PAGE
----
What this means within a relationship is acceptance; accepting our lover as they are with the absolute awareness that no one is our property and that all of us change. It means: I love you and all your parts. I want you to just be. I want every moment for you. I love your mere existence in my life. I love your being.
I’ve often felt that the greatest lovers are the ones who know how to pay attention. They are imaginative, creative and experts at the art of noticing. Because to continue to nurture a love, we need to take care of it daily.
I repeat: pay attention.
This means to see beyond the strained smiles when they come home from work, to see the stress or sadness in their eyes, and while all seems well, to take their hands into ours, and gently say, “Tell me, my love.”
This means putting down the phone, switching off the TV, and saying, “My love, let me take you out to that place you wanted to go to.”
To pay attention means holding, kissing, touching, speaking, caressing, not the way you always did but the way your beloved needs to be – right now, today.
To pay attention means that we love our partner and accept them as they are; fully accepting all of their parts, present and gone, shiny and dark, because all of us constantly change. It means that we’ll have to sit by their side throughout sadness, failures and rejections. It means we’ll sit beside them and together, holding their hand, say goodbye to all their dreams that never happened, and the people that they never became; that we’ll mourn all these many selves and parts that will go away through the years.
And we love them, still and through it all.
Love that pays attention sees the beauty of our lover every single day, and is responsible, accountable and alive to it. And when we pay attention – we fall in love over and over again because we hold the eyes of gratitude, discovering new shades in our partner, like art.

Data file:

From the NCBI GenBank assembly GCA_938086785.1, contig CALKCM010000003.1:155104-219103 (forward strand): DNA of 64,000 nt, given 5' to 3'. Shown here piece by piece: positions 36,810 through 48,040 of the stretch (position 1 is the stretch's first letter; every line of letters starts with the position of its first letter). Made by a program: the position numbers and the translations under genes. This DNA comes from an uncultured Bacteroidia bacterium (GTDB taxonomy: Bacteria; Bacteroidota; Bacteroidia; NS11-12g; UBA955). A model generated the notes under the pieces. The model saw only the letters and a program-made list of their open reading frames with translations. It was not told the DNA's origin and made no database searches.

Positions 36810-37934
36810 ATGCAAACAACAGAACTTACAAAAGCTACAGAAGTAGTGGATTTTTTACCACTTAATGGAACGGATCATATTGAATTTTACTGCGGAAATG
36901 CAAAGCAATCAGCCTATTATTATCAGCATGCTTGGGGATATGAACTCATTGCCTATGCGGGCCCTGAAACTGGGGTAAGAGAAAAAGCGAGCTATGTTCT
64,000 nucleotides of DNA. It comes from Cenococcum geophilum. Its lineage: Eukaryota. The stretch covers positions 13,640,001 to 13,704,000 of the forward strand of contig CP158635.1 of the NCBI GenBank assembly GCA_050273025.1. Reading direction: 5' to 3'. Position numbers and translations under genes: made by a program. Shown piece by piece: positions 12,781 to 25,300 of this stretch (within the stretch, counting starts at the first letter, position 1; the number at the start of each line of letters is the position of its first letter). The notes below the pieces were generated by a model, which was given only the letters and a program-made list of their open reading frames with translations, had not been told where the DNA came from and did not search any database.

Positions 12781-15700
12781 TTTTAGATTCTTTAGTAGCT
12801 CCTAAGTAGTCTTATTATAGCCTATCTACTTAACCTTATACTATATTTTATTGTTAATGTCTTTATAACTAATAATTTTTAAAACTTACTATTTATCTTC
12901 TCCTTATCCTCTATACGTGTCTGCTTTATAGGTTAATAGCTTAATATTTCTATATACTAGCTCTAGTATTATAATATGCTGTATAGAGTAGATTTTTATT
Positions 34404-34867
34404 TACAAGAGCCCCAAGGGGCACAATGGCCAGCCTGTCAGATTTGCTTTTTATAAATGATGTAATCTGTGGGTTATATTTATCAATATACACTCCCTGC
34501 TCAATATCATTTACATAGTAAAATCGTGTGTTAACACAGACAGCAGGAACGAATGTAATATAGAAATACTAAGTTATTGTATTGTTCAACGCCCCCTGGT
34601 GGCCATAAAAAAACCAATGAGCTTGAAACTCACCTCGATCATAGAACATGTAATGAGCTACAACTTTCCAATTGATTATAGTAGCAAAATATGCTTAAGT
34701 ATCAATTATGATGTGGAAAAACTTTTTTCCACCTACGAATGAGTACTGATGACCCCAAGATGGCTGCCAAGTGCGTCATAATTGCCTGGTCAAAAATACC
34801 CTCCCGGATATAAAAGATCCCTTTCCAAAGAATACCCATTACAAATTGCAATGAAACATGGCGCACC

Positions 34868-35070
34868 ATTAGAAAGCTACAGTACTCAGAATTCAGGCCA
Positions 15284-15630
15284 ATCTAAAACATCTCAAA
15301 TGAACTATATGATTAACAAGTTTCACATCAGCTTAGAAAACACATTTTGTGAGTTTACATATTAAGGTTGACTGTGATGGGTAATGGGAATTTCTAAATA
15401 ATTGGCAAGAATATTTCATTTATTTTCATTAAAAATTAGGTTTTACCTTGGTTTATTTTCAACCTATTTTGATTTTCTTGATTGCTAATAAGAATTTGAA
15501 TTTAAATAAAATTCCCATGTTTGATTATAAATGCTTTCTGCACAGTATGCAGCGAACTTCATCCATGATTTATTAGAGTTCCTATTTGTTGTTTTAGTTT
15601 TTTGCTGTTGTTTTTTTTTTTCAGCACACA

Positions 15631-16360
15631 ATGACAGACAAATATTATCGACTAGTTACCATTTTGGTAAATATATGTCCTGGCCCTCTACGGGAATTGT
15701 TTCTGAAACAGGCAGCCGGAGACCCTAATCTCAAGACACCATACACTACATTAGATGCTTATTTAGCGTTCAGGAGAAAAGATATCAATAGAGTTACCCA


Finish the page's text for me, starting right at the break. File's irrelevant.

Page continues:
The Dandelion Girl is a beautiful short story written by Robert F. Young in 1961. Here’s a summary of it:
A married middle aged man, Mark Randolph, is forced to spend his next vacation without his wife Anne (because she is sent to jury duty). He drives to a remote town in the outskirts where one day he meets a 21 years old beautiful girl on the top of a hill, with blue eyes and dandelion gold hair. Her name is Julie and she claims to be from the future. Her father built a time-travel machine and she loves this hill, so each day she comes back,
“The day before yesterday I saw a rabbit, yesterday a deer, and today, you.”
Julie explains to him that time travelling doesn’t disrupt anything that occurred in the past. According to her father’s concept, the book of time has already been written.
From a macrocosmic viewpoint, everything that is going to happen has already happened. Therefore, if a person from the future participates in a past event, he becomes a part of that event—for the simple reason that he was a part of it in the first place—and a paradox cannot possibly arise.
The next few days they spend time together and Mark starts to feel uneasy because he starts to fall for Julie. Each day more and more, the more they talk and share their time together. Until one day Julie tells him that she won’t be able to return anymore because the time machine is running down.
But you’ll try to come, won’t you?”
She nodded. “Yes, I’ll try. And Mr. Randolph?”
“In case I don’t make it—and for the record—I love you.”
Unable to say anything back to her, and with his hands trembling, he returned home to his cabin. The next few months were a blur and he couldn’t stop thinking of her. He kept visiting the hill but she never came back. Thanks to a random set of events, he discovers the old suitcase of his wife, Anne, whom he met when she came to his office to apply for a job over 20 years ago; it was love at first sight for him. And in the suitcase, he sees the same white dress that Julie wore the first day on the hill. He realizes that Anne is Julie; that Julie did come back once last time – 20 years back – to the time when Mark was her age also.